Of Breakups and Reunions

When I was a teen, my room was stacked with electric guitars; an improvised amp, woofer, and tweeter; and an old drum kit with a wobbly, bass peddle that kept falling off every once in a while. Fortunately, I didn’t cut an album and become a legend like some of those high school kids in the US and the UK.

Oddly, once a band becomes mega-famous, heads get ego-maniacally inflated with a sense of exaggerated self-importance, satiation sets in, and one by one the members begin to feel claustrophobic and yearn to be alone and free again, to find themselves.

Of course, those control freaks aren’t going to admit it.

So, the records will read otherwise. ‘Return To Forever’ splits because one of their members resigns from scientology. Dan Peek leaves ‘America’ to sing religious songs. Eric Clapton quits ‘The Yardbirds’, because the band moves from Blues-Rock to Pop; and ‘Cream’, because the other two members are constantly fighting

Where there’s an obvious leader, disbanding and going solo like Mark Knopfler did with Dire Straits is a fairly simple progression. Ask John McLaughlin; he dissolved and changed the lineup of his ‘Mahavishnu Orchestra’ several times over the last 37 years… because he “wasn’t getting the correct sound”.

But many of the famous bands have more than one king, and each wants to say, ‘Look, I’m better than you’. So, you can never tell when the dormant volcano is going to spit hot lava. It could happen in the middle of an important studio recording, or minutes before a live performance.

Breakups aren’t exactly quite a pleasant affair, you know. They are, often, preceded by domestic squabbles and, sometimes, followed by a public exhibition of colorful linen.

Alas, a majority of front men believe they are synonymous with the band, which they are not. Take, for instance, Roger Waters.

Despite the trademark pyrotechnics and lighting gimmicks at the ‘Roger Waters “OF Pink Floyd”‘ concert in Bangalore 2002, I found his compositions lacking somewhere in the ‘Pink Floyd’ soul. There was something missing. However, the second half of the the ‘Roger Waters “OF Pink Floyd”‘ concert in Bombay 2007 was a transportation-to-another-realm experience. For the obvious reason: Waters played an entire Pink Floyd album.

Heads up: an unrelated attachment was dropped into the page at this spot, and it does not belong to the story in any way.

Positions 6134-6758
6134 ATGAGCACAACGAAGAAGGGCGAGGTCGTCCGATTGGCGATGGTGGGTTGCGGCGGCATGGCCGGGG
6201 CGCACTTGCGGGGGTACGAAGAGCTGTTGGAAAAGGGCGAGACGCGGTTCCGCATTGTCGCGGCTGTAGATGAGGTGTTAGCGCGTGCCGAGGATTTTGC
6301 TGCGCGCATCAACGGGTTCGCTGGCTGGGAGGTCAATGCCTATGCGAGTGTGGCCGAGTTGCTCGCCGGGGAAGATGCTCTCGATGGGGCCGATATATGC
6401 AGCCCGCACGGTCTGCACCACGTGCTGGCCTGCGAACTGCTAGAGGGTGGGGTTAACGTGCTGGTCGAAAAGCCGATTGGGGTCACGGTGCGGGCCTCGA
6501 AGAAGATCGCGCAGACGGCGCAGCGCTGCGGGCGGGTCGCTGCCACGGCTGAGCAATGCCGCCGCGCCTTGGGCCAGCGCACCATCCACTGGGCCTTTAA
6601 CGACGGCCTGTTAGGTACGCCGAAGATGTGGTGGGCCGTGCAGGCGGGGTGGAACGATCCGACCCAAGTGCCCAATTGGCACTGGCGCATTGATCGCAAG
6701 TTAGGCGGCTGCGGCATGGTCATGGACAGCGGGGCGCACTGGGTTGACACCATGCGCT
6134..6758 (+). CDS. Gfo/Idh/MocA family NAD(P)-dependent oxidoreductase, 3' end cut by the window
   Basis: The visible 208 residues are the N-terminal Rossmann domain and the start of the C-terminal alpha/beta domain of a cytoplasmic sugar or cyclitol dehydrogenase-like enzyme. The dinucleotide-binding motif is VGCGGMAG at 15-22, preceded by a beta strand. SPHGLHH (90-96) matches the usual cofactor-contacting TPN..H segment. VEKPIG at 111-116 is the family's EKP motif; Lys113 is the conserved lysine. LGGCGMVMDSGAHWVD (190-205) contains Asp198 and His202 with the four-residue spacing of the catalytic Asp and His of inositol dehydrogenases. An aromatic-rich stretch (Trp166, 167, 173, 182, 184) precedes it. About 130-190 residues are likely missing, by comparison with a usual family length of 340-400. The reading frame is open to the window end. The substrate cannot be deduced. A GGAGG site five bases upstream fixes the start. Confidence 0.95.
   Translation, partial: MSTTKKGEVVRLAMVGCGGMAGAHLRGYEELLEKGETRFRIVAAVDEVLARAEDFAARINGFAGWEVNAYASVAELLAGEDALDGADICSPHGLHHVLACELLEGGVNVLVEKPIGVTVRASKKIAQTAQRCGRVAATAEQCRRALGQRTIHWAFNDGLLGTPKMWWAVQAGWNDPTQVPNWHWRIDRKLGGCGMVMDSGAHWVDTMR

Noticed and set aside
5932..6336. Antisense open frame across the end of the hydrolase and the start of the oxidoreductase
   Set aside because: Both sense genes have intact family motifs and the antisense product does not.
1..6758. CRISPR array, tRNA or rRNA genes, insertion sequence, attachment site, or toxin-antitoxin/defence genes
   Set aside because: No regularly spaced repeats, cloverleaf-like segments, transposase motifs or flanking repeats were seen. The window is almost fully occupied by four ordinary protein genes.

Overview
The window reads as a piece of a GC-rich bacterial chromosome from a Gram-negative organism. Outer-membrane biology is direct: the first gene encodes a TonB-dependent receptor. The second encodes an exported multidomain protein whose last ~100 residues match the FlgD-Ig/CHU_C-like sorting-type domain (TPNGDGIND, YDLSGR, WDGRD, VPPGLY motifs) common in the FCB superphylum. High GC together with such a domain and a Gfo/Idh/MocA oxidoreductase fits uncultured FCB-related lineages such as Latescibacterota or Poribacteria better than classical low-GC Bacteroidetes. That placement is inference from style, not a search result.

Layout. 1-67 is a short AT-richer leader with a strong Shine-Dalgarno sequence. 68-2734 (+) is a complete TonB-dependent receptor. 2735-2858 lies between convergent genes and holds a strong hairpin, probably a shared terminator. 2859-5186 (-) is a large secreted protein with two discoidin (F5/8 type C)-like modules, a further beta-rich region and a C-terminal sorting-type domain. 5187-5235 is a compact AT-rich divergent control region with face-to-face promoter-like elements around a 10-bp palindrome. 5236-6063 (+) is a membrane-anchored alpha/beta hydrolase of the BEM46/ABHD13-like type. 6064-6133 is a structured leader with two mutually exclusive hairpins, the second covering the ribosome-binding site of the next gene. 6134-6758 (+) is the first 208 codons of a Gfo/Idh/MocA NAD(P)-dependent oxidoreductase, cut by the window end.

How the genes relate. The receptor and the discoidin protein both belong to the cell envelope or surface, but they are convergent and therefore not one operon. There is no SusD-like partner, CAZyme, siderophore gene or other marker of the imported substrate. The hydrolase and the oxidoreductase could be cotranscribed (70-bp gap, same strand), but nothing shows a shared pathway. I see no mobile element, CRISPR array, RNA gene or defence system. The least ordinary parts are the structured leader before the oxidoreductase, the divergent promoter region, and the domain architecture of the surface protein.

Over the passage of time, the urge to perform together again, and perhaps, maybe even record some new tracks, occasionally surges. But egos don’t heal very easily. Sometimes, not even in a quarter of a century.

Some patch up, and then get into a scrap in their old age. In ‘94, Glen Frey of the ‘Eagles’ joked: ‘For the record, we never broke up; we just took a fourteen-year vacation’. Seven years later, the rest of the ‘Eagles’ members threw Don Felder out and he took all of them to court.

Some put up conditions for patching up, when they should instead be trying to adjust to each other’s styles and ideologies, for a change. I mean, look at Waters and David Gilmour. It’s so evident they want to get back together, after all these years; but, they aren’t.

Thankfully, after 25 years, one of the pioneer Jazz-Rock bands, ‘Return To Forever’, is now on the road again.

And Sting, Stewart Copeland, and Andy Summers of the ‘Police’ have just finished a one-off tour, reuniting after 23 years, simply to call it quits on a good note. Interestingly, halfway into the final concert, Sting announced, lightly, ‘The real triumph of this tour is that we haven’t strangled each other. Not to say it hasn’t crossed our minds’.

Yes, it’s great to see once-upon-a-time teenage buddies burying their differences and jamming up for the old time’s sake.

Why should they, some may ask. Why is it so important that they do so? Three reasons: they owe it to their fans; they owe it to each other and to themselves; and it sets a nice example. Moreover, everyone gets a chance to live happily ever after.

Sadly, some don’t. It isn’t good to be judgmental, but I can’t help saying it: for all their sermons about world peace, love, and harmony, Lennon, McCartney, Harrison, and Starr of ‘The Beatles’ did not come together one last time to practice what they preached; it makes me very angry that peace was not given a chance.

 

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